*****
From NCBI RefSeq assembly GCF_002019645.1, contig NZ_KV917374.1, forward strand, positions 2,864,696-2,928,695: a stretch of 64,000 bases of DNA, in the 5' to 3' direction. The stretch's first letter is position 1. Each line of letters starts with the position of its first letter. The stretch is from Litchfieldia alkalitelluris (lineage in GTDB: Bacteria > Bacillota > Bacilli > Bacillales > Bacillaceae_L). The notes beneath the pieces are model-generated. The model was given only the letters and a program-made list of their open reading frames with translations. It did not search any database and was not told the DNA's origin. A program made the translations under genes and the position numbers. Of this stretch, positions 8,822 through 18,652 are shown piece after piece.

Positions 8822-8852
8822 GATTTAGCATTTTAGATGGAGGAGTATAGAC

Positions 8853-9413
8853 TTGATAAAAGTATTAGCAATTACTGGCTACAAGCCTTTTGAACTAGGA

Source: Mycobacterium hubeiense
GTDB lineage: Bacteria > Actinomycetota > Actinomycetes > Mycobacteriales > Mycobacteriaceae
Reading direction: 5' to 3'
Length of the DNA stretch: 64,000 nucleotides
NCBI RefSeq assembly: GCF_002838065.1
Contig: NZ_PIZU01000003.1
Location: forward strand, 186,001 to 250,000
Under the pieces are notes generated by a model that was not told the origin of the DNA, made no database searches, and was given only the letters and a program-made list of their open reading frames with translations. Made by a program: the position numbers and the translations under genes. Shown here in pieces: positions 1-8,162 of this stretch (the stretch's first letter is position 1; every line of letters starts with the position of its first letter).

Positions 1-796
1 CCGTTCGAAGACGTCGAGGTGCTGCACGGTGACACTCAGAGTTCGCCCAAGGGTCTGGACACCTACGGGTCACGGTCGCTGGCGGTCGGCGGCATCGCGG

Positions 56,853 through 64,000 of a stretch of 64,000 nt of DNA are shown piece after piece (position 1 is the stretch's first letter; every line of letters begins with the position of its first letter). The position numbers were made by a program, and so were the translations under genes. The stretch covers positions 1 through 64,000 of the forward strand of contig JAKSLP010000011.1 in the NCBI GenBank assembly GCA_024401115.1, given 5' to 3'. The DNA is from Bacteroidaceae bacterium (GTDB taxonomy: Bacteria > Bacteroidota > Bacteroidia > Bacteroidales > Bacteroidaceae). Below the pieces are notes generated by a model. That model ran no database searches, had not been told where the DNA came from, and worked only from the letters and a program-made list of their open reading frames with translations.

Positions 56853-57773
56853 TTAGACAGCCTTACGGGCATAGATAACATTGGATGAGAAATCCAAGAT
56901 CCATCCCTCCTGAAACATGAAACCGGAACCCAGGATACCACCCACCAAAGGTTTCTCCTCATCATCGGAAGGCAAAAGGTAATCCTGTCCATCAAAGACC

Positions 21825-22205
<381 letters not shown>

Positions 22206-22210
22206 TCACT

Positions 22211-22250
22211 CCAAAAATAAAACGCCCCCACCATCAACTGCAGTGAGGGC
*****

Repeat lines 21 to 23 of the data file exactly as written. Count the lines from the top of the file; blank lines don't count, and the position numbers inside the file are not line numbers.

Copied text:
<381 letters not shown>

Positions 22206-22210
22206 TCACT